Clive Docwra, managing director of property and construction consultancy McBains, said:

“We recognise the Chancellor’s hands were tied by the extent of the COVID crisis, but – unless there is anything in the small print of the Red Book – there was little specific announced for the construction sector given that the government has made ‘build back better’ its mantra for recovery.

“The ‘super deduction’ in tax may encourage construction firms to invest, while the reintroduction of 95% mortgages, and extending their availability beyond first time buyers, could trigger a revival of the housebuilding sector.

“But we’re disappointed that it appears green retrofit schemes, such as the Green Homes Grant, were not renewed, as such programmes not only help contribute to carbon net-zero targets, but provide a lifeline to many construction firms in terms of maintenance contracts.  On a macro-level, we’d have also liked to have seen a bigger commitment to wider green initiatives to help encourage the industry to move towards net-zero.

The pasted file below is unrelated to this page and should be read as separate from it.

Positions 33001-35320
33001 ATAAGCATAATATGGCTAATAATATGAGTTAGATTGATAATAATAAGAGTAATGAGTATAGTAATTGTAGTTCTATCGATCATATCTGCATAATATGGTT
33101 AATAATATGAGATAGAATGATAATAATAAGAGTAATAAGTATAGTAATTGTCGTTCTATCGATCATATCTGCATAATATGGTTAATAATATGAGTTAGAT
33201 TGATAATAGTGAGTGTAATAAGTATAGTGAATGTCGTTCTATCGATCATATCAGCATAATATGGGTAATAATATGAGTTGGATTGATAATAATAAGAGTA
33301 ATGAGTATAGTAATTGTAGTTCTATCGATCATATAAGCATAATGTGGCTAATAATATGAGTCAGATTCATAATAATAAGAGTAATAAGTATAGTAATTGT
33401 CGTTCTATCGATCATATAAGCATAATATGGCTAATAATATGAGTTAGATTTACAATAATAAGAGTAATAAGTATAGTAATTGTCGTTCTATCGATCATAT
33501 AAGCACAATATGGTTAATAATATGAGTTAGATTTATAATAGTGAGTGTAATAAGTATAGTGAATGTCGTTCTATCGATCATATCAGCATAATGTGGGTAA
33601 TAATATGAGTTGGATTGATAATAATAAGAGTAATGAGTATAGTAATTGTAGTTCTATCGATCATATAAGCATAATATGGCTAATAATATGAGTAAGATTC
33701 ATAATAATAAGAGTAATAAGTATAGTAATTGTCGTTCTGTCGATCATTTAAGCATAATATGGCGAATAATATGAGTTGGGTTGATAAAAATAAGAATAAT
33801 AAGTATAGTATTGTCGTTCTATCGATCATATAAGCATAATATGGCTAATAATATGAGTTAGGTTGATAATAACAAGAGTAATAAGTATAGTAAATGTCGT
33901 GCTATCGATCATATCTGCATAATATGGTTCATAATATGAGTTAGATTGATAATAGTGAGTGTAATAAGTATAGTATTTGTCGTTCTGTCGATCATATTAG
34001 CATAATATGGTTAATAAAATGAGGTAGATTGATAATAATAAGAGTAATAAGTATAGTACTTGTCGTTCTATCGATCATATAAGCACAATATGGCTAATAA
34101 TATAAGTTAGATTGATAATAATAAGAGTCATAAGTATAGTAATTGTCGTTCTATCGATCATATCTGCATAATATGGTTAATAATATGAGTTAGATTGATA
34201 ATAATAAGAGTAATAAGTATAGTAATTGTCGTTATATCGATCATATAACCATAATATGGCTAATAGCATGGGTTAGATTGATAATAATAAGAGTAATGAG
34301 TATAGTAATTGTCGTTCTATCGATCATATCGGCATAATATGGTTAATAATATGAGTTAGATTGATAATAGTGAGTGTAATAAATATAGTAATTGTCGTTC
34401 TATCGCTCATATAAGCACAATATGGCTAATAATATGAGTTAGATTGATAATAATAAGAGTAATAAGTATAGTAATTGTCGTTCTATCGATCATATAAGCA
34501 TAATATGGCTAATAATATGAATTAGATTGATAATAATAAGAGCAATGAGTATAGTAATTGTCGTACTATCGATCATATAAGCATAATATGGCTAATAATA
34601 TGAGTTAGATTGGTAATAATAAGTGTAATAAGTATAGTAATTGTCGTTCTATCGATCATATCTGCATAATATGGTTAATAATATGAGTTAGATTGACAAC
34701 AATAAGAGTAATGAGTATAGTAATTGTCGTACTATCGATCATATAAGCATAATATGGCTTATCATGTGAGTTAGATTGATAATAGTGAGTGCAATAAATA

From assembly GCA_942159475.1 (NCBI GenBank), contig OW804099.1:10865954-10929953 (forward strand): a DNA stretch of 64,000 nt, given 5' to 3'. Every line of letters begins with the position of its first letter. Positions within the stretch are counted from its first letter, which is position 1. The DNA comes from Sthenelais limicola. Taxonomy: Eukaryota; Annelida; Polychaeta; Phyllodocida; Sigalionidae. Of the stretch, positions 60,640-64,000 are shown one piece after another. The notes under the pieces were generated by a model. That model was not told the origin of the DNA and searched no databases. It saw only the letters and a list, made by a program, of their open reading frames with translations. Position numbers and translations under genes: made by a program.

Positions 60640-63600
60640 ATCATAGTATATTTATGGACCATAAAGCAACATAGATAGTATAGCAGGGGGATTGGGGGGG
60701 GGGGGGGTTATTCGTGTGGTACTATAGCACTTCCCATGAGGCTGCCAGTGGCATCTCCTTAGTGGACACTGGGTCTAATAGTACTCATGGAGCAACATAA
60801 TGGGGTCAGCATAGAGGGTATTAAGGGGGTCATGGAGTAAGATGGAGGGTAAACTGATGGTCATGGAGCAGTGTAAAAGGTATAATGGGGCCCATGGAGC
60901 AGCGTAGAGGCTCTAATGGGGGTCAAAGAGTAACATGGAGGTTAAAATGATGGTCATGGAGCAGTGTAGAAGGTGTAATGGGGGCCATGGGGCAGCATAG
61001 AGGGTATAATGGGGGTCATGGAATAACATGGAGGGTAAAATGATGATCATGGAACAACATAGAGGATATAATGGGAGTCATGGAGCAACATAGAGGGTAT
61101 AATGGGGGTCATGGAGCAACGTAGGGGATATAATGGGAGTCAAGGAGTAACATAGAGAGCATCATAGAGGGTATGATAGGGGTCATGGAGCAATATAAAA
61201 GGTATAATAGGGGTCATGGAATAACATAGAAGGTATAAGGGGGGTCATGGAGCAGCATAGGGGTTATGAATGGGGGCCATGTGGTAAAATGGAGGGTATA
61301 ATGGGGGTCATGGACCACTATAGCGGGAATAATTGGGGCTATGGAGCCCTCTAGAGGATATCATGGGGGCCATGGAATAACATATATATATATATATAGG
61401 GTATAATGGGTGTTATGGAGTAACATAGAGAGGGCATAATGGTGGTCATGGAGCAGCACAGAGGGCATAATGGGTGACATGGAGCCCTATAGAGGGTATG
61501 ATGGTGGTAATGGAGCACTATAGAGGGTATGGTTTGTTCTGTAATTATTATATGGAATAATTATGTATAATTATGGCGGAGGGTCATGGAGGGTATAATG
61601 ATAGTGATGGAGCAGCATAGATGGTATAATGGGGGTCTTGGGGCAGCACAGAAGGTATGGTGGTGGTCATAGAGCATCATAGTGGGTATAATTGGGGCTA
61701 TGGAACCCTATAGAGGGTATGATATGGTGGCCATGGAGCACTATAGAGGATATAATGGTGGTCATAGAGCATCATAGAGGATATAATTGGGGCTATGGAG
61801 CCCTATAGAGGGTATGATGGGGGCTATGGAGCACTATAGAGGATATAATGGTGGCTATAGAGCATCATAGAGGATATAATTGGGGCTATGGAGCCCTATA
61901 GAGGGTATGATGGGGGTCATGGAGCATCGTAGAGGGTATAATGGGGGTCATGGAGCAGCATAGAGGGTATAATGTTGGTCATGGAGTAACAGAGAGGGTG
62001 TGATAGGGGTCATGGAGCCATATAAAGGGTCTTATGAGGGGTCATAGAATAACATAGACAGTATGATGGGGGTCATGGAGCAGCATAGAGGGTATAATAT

“And while the Chancellor may have introduced a fast-track visa scheme for high-skilled workers in the tech sector, we’d have welcomed similar applying to the construction industry, because a combination of Brexit and Covid has led to an exodus of high-skilled construction workers from the EU and elsewhere.  The doubling of payments to employers for taking on trainees may encourage more firms to take on replacements, however.”